(Civil) War on the Commons

The cows and horses calmly grazing on Llantrisant common had to share their space with two opposing armies and a large group of on-lookers last weekend.

Under a blazing sun the Parliamentarians squared off against the Royalists and the two armies, (members of the English Civil War society) clashed with pikes, swords and artillery.  At times the view was obscured by thick smoke from the volleys of muskets being fired by each side.  After several skirmishes, aided by a small cavalry, and some changes by various factions from one side to the other, the Royalists admitted defeat and withdrew from the field.  When it was all over there was a big clean-up of litter from the on-lookers, the cows moved back in and a herd of horses cantered back across the road from the other part of the common where they had gone to avoid the commotion.

English Civil war re-enactment, Llantrisant Common

The action was all part of the ‘beating the bounds’ celebrations of the Parish of Llantrisant, sitting on a hilltop to the North of Cardiff in Wales.  ‘Beating the bounds’ is an ancient tradition that goes back to the early medieval period, before most lands had maps.  At regular intervals whole communities would go out and walk around the boundary of the Parish, which usually encompassed the common land on which the community relied for grazing, fuel, building materials and sometimes other resources such as fish and wild fruits and berries.  In Llantrisant the tradition is believed to date back to 1346 when the town was granted a Royal Charter.  It was an essential means of reminding members of the community where the boundaries of community lands lay, and sharing that knowledge with the next generation.

Musket volley


Pike men at battle

Luckily for the armies fighting on the common the weather has been dry for several weeks, as the common is normally wet and marshy.  The common itself consists of 113-hectare of ‘acidic marshy grassland’ most of which has been designated as a Site of Special Scientific Interest (SSSI) mainly to help protect rare plants such as Cornish moneywort (Sibthorpia europaea) and bog earwort (Scapania paludicola), and habitat for the Meadow Pipit, Skylark, and butterflies.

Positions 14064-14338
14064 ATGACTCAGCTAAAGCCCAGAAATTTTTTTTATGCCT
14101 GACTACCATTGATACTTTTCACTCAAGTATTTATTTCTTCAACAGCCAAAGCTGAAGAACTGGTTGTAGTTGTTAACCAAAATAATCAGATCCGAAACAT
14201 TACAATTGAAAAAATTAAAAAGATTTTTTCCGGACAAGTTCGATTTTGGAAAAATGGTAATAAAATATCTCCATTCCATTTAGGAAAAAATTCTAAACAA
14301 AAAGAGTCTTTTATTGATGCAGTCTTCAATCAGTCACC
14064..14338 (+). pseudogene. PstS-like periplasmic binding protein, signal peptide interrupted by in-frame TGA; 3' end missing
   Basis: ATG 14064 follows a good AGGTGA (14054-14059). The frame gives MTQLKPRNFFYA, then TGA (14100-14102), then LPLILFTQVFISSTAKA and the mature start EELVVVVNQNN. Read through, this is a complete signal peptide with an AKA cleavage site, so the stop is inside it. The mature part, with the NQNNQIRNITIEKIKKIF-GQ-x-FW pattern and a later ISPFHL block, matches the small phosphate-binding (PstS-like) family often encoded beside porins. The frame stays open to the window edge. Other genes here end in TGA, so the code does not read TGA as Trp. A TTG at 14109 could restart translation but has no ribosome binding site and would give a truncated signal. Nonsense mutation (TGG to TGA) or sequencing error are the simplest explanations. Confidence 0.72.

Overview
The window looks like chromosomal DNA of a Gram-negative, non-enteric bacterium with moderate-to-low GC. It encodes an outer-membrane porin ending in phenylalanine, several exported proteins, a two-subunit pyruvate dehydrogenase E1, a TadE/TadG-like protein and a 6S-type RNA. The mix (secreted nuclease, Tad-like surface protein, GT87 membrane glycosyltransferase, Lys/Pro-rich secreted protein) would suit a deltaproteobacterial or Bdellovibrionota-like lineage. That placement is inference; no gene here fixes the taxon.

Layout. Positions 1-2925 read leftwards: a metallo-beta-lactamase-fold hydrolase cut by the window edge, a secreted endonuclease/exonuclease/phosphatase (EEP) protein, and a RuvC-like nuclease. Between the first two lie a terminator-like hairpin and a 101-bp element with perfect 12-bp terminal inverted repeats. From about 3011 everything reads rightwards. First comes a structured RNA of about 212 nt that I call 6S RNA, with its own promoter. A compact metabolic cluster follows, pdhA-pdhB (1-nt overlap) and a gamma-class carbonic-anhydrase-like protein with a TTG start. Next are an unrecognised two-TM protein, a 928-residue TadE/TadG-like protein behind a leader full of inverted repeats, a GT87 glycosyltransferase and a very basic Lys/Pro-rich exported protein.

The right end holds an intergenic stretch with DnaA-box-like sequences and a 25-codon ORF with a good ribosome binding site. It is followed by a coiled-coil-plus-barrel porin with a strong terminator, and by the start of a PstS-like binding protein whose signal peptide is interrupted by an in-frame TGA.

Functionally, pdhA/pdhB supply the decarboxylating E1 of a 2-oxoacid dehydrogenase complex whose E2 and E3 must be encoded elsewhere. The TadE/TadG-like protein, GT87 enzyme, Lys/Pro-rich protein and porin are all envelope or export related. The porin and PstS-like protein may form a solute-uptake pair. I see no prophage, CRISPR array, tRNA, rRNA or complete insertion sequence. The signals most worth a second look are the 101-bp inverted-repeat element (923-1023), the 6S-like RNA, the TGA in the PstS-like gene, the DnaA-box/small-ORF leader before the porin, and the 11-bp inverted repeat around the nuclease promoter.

Like many lowland commons in England and Wales, open space such as Llantrisant common are used for a variety of activities, both social and anti-social.  The common proved a perfect place to stage re-enactment of fighting during the English Civil War (1642-1651).  The re-enactment last weekend, however, was not the first battle to take place on the common.  From 1922 – 27 a five-year struggle ensued between those that had established a golf course on the common, and the Freemen who wanted it removed.  Despite the Town Trust ruling to allow golfing to continue, games were disrupted and damaged caused to the point where the golfers eventually moved to another site.

Grazing rights go back into the mists of time and it is likely that the common was also used regularly for longbow practice by archers that helped Edward the Black Prince to win the Battle of Crécy in 1346.   Today, like many commons in south Wales, Llantrisant faces a range of problems including scrub growth from undergrazing, vandalism in the form of off-road vehicles and dumping of waste, and abandoned horses (i.e. left for graze on the commons when their owners can no longer afford to keep them).    The common is currently managed by Llantrisant Town Trust (established in the 1880s), and owned by the Freemen of the town.

Horses crossing the road on Llantrisant common